The reporter saw in the community where he lived, the number and frequency of vehicles on e-commerce distribution platforms such as Big-basket, Licous, and Swiggy shuttled back and forth far beyond the pre-epidemic level. These platforms have successively launched preferential policies aimed at encouraging online payments, which in turn promoted the further popularization of applications such as PayTm.

On the 12th, “Takeaway Brother” Sharma of Zomato platform told reporters that on average, at least 30 orders are delivered every day in southern Delhi, “weekends and holidays are more than this.” After various schools in India were closed due to the epidemic, Byjus also quickly proposed an “online relay teaching” course, which took advantage of the situation during the epidemic and became a new force in Internet teaching.

The IPO process will not be smooth

The analysis believes that after a large number of Indian technology and Internet companies go public, they will provide a “window” for cash out of foreign capital that previously “bet” to invest in the industry. According to a report released by Ernst & Young, between 2018 and 2020, various venture capital companies and private equity funds around the world have invested approximately US$93 billion in direct investment in India. Among them, the Internet of science and technology, e-commerce and other fields are the most popular ones. Investors’ favorite fields.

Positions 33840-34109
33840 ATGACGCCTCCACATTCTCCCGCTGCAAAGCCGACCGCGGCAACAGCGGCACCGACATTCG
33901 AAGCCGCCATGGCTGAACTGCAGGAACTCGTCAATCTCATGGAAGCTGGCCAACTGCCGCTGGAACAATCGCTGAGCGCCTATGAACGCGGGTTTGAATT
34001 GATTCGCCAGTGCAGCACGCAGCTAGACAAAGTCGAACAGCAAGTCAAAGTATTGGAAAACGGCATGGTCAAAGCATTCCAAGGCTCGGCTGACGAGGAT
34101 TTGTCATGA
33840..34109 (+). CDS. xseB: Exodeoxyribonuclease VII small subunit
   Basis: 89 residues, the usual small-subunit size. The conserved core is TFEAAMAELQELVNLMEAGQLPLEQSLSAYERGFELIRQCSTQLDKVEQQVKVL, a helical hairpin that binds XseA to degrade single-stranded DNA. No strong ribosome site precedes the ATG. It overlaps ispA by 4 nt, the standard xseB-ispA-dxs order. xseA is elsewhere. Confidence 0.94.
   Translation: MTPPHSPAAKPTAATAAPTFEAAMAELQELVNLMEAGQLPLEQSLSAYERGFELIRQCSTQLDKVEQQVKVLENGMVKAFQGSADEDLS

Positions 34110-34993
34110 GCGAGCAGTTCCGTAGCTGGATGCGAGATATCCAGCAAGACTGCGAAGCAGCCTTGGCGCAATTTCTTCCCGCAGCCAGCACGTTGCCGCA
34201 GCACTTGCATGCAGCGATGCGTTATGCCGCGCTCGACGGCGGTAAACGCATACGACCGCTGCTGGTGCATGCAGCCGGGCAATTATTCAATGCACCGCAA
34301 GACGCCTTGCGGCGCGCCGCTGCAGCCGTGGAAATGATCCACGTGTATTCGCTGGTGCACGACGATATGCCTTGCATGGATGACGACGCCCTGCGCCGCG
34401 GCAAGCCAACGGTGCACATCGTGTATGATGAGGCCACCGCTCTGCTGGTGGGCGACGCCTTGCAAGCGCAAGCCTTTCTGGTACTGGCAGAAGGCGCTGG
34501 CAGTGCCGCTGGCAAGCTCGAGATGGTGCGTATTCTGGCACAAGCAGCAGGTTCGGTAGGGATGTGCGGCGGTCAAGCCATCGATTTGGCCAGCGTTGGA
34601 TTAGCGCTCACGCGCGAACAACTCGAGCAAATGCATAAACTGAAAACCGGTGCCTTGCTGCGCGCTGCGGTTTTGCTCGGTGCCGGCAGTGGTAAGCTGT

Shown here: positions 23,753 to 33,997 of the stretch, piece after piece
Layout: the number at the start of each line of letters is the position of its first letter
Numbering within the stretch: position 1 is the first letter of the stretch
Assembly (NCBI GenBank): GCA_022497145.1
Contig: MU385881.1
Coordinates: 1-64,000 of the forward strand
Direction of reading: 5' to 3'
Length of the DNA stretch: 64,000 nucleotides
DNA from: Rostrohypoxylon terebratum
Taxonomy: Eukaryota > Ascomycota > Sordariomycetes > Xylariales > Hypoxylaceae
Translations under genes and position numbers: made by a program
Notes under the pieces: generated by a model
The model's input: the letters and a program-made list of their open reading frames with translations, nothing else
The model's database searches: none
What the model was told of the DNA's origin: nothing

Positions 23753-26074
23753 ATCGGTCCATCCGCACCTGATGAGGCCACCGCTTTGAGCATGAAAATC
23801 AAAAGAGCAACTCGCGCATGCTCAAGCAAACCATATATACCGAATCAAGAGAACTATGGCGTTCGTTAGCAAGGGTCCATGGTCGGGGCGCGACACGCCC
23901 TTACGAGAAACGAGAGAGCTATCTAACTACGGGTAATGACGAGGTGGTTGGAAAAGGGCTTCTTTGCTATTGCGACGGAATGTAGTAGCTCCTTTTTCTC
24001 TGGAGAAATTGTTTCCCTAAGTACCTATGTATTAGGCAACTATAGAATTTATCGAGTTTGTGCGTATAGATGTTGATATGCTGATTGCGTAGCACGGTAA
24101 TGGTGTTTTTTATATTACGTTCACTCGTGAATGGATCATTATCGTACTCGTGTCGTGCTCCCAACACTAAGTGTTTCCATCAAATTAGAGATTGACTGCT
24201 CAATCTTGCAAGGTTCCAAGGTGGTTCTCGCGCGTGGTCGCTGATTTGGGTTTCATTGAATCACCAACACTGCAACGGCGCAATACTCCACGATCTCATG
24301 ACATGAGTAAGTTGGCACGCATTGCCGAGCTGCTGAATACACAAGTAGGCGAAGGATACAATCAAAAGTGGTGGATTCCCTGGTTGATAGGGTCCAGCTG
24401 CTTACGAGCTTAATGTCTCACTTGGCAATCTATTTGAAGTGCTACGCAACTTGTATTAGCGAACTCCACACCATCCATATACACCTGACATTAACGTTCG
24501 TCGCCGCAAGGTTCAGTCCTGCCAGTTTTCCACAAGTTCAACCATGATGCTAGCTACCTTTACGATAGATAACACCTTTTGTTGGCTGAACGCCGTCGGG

It is worth noting that weak infrastructure, relatively less transparent business environment, and rising nationalism and protectionist sentiments in India may also become “stumbling blocks” for the future development of the country’s technology and Internet companies.

Malik, a former official of the Securities and Exchange Commission of India, told the Global Times reporter that although news of Indian technology and Internet companies will be intensively listed recently, they should also be aware that they may face various institutional problems and problems in the process. Challenge, “The IPO process may not be as smooth as the news reports.” Malik said that according to the regulations of the Securities and Exchange Commission of India, it is almost impossible for a loss-making company to be listed on the National Stock Exchange or the Bombay Stock Exchange, and most Indian Internet technology companies are in a state of loss due to “burning money.” One is enough to break the listing dream of many companies.”

The Securities and Exchange Commission of India has been hoping to attract local Internet technology companies for IPOs in recent years, and has relaxed some regulatory requirements for this purpose, but restrictions such as financial information, tax information disclosure review, and at least three years of shareholding lock-up period still exist. In addition, when India is valuing Internet companies, the growth and market size ratings are given priority over cash flow and profit considerations. Except for a few Internet technology companies that are eligible to be listed on the main board, most companies may choose a lower threshold “innovation growth board” for IPO.